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Managers Stumble Onto Ground Zero

Several mutual fund managers and industry professionals found themselves in exactly the right place at exactly the wrong time last week.

Seven fund managers from around the nation had agreed to come to New York City's financial district to speak at a duo of press conferences co-sponsored by Quasar Distributors of Milwaukee. But as the managers traveled in taxicabs expecting to arrive early in the morning at the Hudson River Club conference site on Vesey Street on Sept. 11, they found themselves right in the middle of the terrorist attacks on the World Trade Center towers.

Bill D'Alonzo, manager of the $5.8 billion Brandywine Fund, managed by Friess Associates of Greenville, Del., was riding in a taxicab with a colleague, reviewing his upcoming presentation on the virtues of mid-cap growth investing. His cab suddenly stopped in traffic just next to some road construction. When the two men heard a loud thud, they peered out of the cab and initially thought that a construction worker had been injured.

A Deadly Realization

It wasn't until they noticed the construction workers straining to look high in the sky, and heard their taxi driver yell, "Oh my God, look up!" when they began to realize what had happened, D'Alonzo explained.

"We saw a gaping hole in the World Trade Center," D'Alonzo recalled. "We thought it was a terrorist bomb." But his companion Jeff Fields blanched, and immediately told him, "We've got to get out of here," he said. "He had been in New York during the first terrorist attack at the World Trade Center in 1993 and understood what we needed to do was get out of there, fast," D'Alonzo said. So they fled, as they watched what D'Alonzo described as "billowing piles of smoke."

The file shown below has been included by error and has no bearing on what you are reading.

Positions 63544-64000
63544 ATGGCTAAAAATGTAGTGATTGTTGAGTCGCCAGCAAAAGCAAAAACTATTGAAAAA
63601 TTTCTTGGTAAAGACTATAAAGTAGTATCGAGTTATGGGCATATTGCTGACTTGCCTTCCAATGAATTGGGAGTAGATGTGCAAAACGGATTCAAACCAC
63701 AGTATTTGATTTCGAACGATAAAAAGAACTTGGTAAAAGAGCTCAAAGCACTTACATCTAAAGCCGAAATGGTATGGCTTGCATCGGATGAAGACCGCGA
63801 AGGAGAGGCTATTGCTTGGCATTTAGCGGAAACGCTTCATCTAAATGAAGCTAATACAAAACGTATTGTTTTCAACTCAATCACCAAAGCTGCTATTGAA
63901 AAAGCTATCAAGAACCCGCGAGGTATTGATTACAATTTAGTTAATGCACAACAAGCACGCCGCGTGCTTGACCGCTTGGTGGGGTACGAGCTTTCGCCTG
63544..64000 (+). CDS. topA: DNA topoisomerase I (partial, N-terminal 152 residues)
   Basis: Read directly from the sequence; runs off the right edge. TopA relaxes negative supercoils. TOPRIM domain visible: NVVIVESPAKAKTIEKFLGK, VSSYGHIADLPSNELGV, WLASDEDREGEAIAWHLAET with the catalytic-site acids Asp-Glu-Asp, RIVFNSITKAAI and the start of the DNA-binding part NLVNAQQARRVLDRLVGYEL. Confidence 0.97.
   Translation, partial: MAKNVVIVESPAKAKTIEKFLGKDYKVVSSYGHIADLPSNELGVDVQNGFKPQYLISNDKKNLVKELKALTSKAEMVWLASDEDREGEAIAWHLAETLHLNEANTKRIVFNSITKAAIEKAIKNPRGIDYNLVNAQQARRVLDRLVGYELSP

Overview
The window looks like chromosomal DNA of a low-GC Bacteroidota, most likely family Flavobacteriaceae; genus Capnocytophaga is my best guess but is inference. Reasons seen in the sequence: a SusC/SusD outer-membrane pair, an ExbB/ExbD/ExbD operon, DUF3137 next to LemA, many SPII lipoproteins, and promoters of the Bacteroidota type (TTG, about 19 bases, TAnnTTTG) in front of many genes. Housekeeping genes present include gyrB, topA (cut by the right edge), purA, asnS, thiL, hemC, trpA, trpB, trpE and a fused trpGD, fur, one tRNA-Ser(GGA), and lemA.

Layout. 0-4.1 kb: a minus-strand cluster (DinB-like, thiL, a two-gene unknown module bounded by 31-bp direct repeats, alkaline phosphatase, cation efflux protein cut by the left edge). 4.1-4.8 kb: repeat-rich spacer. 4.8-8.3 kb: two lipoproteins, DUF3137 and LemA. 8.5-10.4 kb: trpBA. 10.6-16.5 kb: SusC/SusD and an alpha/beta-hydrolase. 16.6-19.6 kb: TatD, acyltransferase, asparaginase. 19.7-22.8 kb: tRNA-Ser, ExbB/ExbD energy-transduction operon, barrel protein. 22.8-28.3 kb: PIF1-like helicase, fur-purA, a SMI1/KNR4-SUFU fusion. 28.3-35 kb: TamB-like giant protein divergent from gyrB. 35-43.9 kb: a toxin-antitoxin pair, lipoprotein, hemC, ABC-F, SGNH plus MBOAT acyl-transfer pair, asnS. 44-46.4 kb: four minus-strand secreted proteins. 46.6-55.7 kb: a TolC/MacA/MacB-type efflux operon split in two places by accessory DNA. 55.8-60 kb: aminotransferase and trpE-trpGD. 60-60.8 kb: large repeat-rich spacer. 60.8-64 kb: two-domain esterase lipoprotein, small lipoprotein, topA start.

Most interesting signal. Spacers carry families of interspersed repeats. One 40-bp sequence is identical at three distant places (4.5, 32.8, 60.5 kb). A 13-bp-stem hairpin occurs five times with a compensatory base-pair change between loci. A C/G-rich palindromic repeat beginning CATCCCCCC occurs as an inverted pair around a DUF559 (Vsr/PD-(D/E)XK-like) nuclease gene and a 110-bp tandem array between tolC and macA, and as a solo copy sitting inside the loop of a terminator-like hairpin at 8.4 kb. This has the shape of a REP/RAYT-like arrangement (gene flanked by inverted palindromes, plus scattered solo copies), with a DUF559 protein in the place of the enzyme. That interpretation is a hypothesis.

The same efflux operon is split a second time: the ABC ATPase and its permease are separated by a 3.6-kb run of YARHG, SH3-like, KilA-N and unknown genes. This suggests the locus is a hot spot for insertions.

"My first concern was for the people, and the families...the people we saw jumping [from the building]," he said.

For Ronald Muhlenkamp, founder and president of Muhlenkamp & Company of Wexford, Penn., and manager of the Muhlenkamp Fund, his reaction was "somewhere between shock and disbelief," he said.

He was traveling on New York's FDR Drive and had been stopped in traffic under a portion of the covered roadway. "When we came out [of the tunnel] we saw that the first tower had been hit, and then we heard the second tower get hit. We were three blocks away."

"I heard on the cab's radio that a plane had hit the World Trade Tower and we immediately thought that this must have been an accident. But when the first Tower crumbled, I knew this wasn't an accident," he said. He got out of the cab and began walking north.

"I saw a lot of grief, disbelief among people, and saw a lot of people helping each other. There was no panic, but lots of people were moving out urgently as people and cops and firemen were coming through," he said.

"You come away with the disbelief that people could be so evil," Muhlenkamp said. But New Yorkers rose to the occasion, he said. "New York was at its best and the people were superb," Muhlenkamp noted.

"The assets of the financial industry are its people," Muhlenkamp said. "But I'm not sure I want to be one of the top 10 tenants in a signature building."

Understanding the Unthinkable

Robert Millen, co-portfolio manager of the $60 million Jensen Fund which is managed by Jensen Investment Management of Portland, was also riding with colleague Gary Hibler in Manhattan's downtown area. Millen, whose daughter lives in Manhattan, is a frequent traveler to New York.

"We came out of a tunnel and were at the New York Stock Exchange but we couldn't go any further," he said. They got out of the cab.

"At first you think, well, maybe the sprinklers turned on or that the fire would burn itself out," Millen noted. Then came the complete horror, he added.

"We were about two or three blocks away when the first tower imploded and the smoke started rolling at us like a sideways tornado," said Millen. "We both took refuge in a nearby building and eventually were put on ferryboats going to Jersey City after plodding through two to three inches of ash. We eventually got back to our hotel," he added.

"Your first concern is instinctively for your own life," Millen admitted. "Then your heart goes out to the people in the buildings. I feel for those who perished, and their families. You just cry out for them."

Emotions Ran High